... That baking powder and baking soda are not the same?
Yes, they are both leavening agents. They are both added to baking goods BEFORE cooking to produce carbon dioxide for the goods to rise. But they play their roles in two different ways.
Baking soda is sodium bicarbonate. When using baking soda in baking, it is combined with moisture and an acidic ingredient (buttermilk or honey) to create a chemical reaction that produces carbon dioxide for the baking goods to rise. Another reason to combine baking soda with an acidic ingredient is because of its alkalinity, it will produce a metallic taste when the chemical change happens. Baking soda also needs to be used at that very moment. It is not to be added and placed aside for awhile before baking as the good will fall flat!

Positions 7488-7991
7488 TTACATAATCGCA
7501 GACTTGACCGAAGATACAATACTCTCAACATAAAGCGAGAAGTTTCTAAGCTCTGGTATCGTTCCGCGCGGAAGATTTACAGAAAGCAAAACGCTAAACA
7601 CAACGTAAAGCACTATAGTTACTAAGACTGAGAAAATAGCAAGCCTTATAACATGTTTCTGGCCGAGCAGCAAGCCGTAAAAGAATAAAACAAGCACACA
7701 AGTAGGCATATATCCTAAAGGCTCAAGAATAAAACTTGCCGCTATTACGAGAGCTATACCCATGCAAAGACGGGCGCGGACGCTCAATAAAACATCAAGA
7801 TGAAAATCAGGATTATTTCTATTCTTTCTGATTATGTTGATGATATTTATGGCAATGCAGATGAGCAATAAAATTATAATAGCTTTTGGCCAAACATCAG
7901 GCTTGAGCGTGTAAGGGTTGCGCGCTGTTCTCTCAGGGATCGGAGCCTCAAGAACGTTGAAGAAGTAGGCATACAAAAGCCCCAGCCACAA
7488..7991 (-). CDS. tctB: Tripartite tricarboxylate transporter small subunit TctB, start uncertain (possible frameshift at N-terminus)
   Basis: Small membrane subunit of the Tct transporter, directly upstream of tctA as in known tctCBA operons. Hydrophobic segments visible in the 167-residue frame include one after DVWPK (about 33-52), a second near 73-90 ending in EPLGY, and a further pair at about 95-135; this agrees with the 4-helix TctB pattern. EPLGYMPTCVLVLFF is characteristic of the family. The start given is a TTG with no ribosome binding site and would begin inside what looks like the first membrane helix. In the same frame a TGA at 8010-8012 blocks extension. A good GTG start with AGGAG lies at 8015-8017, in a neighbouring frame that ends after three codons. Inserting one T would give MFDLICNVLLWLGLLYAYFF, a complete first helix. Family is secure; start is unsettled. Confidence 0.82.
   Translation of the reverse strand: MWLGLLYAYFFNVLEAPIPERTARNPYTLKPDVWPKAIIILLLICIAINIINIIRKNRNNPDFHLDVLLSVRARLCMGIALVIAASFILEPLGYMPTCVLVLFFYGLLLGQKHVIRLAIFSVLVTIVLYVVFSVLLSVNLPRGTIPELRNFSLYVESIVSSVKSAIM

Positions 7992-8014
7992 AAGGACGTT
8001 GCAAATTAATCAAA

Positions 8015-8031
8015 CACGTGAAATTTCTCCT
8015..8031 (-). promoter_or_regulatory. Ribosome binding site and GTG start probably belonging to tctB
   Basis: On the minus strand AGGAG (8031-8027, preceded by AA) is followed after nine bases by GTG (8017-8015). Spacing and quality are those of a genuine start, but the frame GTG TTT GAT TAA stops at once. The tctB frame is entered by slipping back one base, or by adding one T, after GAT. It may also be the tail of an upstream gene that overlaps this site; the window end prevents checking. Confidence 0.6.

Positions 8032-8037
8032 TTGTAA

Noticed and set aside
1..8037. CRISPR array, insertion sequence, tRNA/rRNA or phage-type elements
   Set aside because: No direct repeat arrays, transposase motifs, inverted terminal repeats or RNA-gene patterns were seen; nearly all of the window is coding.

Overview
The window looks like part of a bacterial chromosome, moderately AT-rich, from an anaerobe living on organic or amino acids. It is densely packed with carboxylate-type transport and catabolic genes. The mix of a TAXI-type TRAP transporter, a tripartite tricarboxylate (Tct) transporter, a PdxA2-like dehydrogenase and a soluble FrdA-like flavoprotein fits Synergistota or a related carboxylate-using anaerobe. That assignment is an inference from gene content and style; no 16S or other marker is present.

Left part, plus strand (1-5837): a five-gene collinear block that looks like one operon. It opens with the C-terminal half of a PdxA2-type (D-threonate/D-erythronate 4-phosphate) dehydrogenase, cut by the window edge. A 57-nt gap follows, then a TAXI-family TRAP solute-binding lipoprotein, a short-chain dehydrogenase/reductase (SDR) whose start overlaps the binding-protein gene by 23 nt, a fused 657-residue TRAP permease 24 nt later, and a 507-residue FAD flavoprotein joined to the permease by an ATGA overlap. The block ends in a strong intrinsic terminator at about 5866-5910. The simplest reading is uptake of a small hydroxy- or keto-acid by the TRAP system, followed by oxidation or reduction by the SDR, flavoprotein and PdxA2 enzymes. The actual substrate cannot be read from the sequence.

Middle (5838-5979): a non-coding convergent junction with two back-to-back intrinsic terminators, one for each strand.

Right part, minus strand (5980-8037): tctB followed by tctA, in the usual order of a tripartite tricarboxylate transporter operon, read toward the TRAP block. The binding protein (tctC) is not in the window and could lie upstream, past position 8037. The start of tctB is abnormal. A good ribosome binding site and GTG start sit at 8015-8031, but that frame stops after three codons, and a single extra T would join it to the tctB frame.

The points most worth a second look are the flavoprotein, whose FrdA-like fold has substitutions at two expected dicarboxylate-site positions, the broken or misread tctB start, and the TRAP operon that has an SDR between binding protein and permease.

Baking powder has 3 ingredients. It has sodium bicarbonate, cream or tartar (an acidifying agent) and a drying agent (starch).
There are two types of baking powder. The single-acting (fast acting) and the double-acting (slow acting) baking powder. The single-acting baking powder is activated by moisture/room temperature. The baking good which requires this single-acting baking powder must be cooked immediately after mixing. The double-acting agent reacts in two phases. When the baking powder is added to the baking good, some gas is released at room temperature but the remaining of the gas is only released when in the hot oven while baking.
You cannot substitute baking powder with baking soda when the recipe requires baking powder. However, you can make your own baking powder by mixing one part of baking soda and two parts of cream of tartar.